For most birders the secretive habits of many of the Rallidae mean that encounters with members of this family are often fleeting and unsatisfactory. The publication of this book allows us to gain a much greater insight into the complex life history of the 150 species that comprise the family Rallidae. This total includes 133 extant species, two of which — Talaud Rail Gymnocrex alaudensis and Talaud Bush-hen Amaurornis magnirostris — were described as recently as 1998, 15 that have become recently extinct (since 1600) and two others that are almost certainly extinct. Many of these extinctions have, of course, been as a direct or indirect result of man's activities, and so the inclusion of these species is to be welcomed, as it illustrates just how much we have lost over the past 400 years.
The format follows the familiar style of these publications, with introductory sections dealing with taxonomy, phylogeny, distribution and general biology of rails, and briefly discusses some of the conservation issues associated with the family. These sections provide fascinating reading and despite the large gaps in our knowledge of rails are usually more comprehensive than similar sections in some other titles in this series.
Ber van Perlo's 43 colour plates depict all living species and 12 of those that have become recently extinct. They are well executed and whilst they will perhaps not be to everyone's taste, van Perlo's bold style works well with this family. The inclusion of more background vegetation makes for a more attractive overall effect than is the case in some other titles. All species with which I am familiar appear to be accurately illustrated, with many but not all of the various subspecies being included. Helpfully, those subspecies not illustrated are described on the facing page with reference to subspecies that have been depicted. The provision of a scale on each plate is a useful feature.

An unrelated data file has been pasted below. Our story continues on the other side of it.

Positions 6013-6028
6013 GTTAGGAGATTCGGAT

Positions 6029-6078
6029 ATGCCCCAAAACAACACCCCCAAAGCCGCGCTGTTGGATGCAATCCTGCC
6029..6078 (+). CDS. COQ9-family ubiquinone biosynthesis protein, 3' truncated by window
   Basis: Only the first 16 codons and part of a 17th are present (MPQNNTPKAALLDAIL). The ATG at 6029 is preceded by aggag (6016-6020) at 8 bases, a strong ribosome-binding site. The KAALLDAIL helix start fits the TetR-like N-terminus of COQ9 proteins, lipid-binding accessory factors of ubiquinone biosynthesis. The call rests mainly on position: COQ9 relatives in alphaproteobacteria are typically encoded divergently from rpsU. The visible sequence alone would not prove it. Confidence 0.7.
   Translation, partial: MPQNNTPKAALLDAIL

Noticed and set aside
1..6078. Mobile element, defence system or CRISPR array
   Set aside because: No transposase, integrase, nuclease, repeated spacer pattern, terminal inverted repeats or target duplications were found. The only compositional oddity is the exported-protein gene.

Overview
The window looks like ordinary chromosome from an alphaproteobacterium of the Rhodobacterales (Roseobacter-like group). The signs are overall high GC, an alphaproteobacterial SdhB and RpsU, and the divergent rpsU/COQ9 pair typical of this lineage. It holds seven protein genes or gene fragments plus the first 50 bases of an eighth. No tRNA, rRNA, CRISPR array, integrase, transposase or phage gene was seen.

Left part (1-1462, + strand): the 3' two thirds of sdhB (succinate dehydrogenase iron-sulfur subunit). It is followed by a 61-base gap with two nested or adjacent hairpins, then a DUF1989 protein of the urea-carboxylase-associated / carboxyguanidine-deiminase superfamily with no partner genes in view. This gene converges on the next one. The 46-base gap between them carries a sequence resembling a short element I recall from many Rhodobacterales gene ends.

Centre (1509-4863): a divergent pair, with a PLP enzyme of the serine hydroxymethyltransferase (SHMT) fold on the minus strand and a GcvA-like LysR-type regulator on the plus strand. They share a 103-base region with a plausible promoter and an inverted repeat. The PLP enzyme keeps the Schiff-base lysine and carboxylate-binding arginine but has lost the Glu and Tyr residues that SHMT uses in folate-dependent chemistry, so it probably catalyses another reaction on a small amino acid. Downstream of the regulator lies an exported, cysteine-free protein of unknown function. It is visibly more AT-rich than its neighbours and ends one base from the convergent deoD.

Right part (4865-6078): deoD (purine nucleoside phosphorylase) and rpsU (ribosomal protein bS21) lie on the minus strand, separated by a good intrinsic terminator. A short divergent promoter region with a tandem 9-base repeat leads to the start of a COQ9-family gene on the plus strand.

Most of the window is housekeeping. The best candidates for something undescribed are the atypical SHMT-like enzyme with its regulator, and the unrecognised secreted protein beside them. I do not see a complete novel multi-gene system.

The species accounts vary in length from just under one page for little-known and extinct species such as the White Gallinule Porphyrio albus, to over 11 pages for well-studied species such as the Moorhen Gallinula chloropus, All the accounts are well written and the treatment, especially of habitat, food and feeding, habits, social organisation, social and sexual behaviour, and breeding and survival is more comprehensive than has often been the case in the other titles in this series. With a secretive family such as this, there are of course many gaps in our knowledge. However, the number of undescribed or unknown aspects of many species' life histories should act as a spur for future researchers to plug these gaps. The distribution maps are clear and easy to comprehend and significant efforts have been made to clearly depict the ranges of the sometimes large numbers of subspecies involved.
Taxonomy follows the treatment of Olson's 1973 classification, modified by more recent studies where relevant. Areas where taxonomy is poorly understood are clearly indicated. Doubtless Taylor will disappoint some readers with his cautious approach toward the adoption of some recently proposed splits. For example, although there are recent studies of Purple Swamphen Porphyrio porphyrio indicating that the forms madagascariensis, pulverulentus, melanotos, poliocephalus and indicus may warrant specific status, all are retained within a single species pending further study and evaluation.
Throughout the entire volume, the text appears to be very thorough and, in addition to the large number of correspondents listed in the acknowledgements section, has been compiled using over 1,800 references, which are listed in the comprehensive bibliography. The author states in his introduction that this book is designed to be a comprehensive guide and handbook to the rails of the world. He certainly appears to have succeeded in his aim, and has produced what will doubtless become a standard work on this fascinating family for years to come.